Hatching day is my most favorite day. At the point of hatching, I have been gently tending my eggs for 21 days, ensuring that the temperature and humidity are just right (consistent and stable), making sure the eggs get turned at least once an hour, candling them to see the developmental progress of the chicks inside, and ensuring that when hatch day comes they have the best shot at life that I can offer them. And, of course, talking to them, you know, just in case they can hear and learn to recognize my voice. The excitement is always palpable and I have yet to grow tired of watching an unblemished egg turn out a wet, tired chick. So for those of you who haven’t experienced this, here’s what happens.
On day 18 of incubation, I increase the humidity of the incubator. This allows for more moisture to pass through the shell and helps the chick turn into position in his cramped quarters. I also stop rotating the eggs at this time. While rotating the egg in the first 18 days of incubation is helpful to prevent adhesions of the extra embryonic membranes to the shell and allow for proper development of the chick, the egg has to rest the last few days of incubation so the chick can position itself for hatching with its head toward the fat end of the egg. Why?, you ask? Because that is where the air sac is. Over the last 21 days, air has been moving through the shell, some air gets trapped between the hard external shell and the internal soft shell, this creates a pocket of air. As day 21 rolls around, the chick pokes its head out from under its wing and punctures the internal soft shell, giving him access to the pocket of air that has been accumulating. The next time you crack open a store bought egg, look in the fat end of the empty shell and you’ll likely see this air sac.This event is known as the internal pip. This pocket of air gives the chick oxygen to breathe as the remainder of the yolk and blood vessels in the extra embryonic membranes gets absorbed, as those were its previous source of oxygen. Getting into that position was tough, hard work and the chick will rest for a bit. It’s hard to tell how long the chick rests after the internal pip, unless you’re candling consistently during this process, but it’s best to leave the chick to rest.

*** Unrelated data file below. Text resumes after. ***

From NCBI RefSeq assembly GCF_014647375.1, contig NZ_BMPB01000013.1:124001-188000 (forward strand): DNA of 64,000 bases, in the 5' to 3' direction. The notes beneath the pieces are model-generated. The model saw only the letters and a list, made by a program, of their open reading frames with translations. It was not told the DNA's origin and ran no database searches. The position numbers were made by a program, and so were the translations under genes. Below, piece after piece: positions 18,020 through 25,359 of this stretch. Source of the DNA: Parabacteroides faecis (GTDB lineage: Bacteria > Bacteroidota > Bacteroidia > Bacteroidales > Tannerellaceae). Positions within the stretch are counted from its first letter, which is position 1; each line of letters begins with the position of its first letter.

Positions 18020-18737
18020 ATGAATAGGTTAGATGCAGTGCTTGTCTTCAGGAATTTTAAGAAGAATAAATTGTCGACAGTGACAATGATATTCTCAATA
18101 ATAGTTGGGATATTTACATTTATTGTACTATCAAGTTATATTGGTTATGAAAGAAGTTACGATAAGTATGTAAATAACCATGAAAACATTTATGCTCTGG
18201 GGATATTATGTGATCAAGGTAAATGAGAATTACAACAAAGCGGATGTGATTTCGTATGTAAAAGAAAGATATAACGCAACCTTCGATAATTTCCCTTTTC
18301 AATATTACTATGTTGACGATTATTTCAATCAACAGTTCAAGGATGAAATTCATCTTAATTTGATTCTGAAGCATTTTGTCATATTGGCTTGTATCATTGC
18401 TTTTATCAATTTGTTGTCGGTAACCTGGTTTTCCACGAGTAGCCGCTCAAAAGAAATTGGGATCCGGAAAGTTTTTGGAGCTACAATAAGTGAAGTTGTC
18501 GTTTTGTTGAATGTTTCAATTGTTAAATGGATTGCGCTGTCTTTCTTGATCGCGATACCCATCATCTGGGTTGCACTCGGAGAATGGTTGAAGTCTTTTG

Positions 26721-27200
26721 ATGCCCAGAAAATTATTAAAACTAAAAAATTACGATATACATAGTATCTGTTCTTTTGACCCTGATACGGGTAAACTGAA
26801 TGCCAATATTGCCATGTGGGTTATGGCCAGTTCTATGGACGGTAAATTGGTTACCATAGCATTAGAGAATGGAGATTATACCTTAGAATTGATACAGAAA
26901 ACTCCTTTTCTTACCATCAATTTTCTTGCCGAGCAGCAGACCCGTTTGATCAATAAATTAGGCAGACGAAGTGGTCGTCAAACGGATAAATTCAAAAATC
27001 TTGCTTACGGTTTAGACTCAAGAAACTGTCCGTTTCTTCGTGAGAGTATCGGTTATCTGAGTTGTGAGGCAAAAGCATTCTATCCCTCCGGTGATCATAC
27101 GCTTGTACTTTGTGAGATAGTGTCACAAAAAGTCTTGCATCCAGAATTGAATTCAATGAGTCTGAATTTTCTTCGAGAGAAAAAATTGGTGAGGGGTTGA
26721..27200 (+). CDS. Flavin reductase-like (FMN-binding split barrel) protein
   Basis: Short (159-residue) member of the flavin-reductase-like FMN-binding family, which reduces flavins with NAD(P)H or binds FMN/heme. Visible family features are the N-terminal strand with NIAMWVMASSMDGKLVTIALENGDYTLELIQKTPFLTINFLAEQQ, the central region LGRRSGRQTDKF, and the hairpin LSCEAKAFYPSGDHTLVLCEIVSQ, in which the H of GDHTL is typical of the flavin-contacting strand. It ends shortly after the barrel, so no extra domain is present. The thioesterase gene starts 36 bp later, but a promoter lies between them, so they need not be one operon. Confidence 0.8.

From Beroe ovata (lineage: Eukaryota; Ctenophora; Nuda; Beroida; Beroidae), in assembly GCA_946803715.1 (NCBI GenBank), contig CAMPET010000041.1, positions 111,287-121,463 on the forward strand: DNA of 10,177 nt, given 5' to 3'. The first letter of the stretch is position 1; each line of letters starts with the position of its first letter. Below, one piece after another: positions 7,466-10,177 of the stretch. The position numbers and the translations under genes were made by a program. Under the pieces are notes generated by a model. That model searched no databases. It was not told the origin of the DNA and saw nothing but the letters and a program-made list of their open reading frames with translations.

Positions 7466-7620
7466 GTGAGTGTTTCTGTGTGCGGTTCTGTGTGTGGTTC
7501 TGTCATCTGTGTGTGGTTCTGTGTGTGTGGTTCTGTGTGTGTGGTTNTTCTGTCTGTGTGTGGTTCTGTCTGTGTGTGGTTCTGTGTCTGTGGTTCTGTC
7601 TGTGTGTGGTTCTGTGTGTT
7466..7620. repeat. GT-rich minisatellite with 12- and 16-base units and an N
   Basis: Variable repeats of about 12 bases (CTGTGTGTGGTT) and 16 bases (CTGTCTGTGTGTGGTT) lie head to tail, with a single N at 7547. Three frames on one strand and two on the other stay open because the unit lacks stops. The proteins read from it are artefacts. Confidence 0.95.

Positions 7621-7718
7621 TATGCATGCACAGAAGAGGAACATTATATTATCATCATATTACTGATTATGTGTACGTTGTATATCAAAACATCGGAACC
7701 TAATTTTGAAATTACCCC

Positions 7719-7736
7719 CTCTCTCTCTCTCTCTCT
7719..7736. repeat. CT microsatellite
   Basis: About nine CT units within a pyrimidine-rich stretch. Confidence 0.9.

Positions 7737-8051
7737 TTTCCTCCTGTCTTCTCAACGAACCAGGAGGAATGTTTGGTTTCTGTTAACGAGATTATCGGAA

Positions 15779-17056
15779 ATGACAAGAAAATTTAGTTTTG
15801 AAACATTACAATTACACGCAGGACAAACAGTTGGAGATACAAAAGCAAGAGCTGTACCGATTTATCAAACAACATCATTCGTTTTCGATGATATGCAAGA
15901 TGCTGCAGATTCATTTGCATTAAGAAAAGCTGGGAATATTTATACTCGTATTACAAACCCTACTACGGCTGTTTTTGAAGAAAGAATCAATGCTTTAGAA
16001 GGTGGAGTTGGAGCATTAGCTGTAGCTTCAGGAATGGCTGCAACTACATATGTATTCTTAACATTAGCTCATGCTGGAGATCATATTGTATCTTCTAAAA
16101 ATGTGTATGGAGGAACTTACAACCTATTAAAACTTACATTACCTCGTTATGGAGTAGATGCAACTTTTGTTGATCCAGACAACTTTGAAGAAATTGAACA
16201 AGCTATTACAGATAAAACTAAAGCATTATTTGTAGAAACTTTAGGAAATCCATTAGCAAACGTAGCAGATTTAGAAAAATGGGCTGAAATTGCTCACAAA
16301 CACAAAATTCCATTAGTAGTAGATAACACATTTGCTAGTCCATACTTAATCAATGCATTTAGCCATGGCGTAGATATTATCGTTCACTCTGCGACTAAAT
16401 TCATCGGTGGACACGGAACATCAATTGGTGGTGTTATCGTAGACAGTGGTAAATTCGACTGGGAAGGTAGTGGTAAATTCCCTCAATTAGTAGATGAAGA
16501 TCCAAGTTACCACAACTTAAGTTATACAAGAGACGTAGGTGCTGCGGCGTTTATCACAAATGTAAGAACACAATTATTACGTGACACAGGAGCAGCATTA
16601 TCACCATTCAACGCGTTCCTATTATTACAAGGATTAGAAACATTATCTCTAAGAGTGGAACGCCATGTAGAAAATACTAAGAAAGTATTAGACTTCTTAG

The first sign you’ll see of hatching, besides a shaking egg as the chick moves around inside, is a small crack in the egg shell. This cracking of the external, hard shell is known as the external pip. Once this happens you will be able to hear the chick chirping. The external shell contains lots of calcium and is super tough to crack. The chick has some help with this as his beak has a temporary tip on it, called the egg tooth, that is hard and sharp and assists with breaking through the shell. The chick will lose this in the days after hatching. Again, the chick will rest after this pip. Often up to 24 hours. It is important to be patient at this point and let the chick do the work. Cracking the shell, tearing the membranes, and trying to get the chick out can result in injury and/or death of the chick. Let the chick get itself out of the egg. These rest periods serve another important purpose: they allow the chick to fully absorb the remainder of the yolk and the blood in the blood vessels of the surrounding tissues. The contents of these things allows the chick to survive until it is able to learn to eat at around 2 to 3 days old.
Eventually, you will see the crack in the egg start to move. That’s the chick pecking at the crack and trying to open it more. Bits and pieces of the shell will fall away as the chick makes the crack bigger. The chick will then rotate himself one direction or the other and continue cracking the egg open. This will look like a line going around the outside of the egg. This line is called the zip line. When the zip line is three-quarters around the shell, the chick will start stretching and trying to pry open the now two parts of the shell. The chick will continue to struggle stretching out his legs and trying to push himself out of the shell. Eventually, the shell will give way, breaking in two and the exhausted, wet chick will lie in the warm brooder until he has regained enough strength to start exploring his new environment.
The video below demonstrates all of these steps and points out the zip line.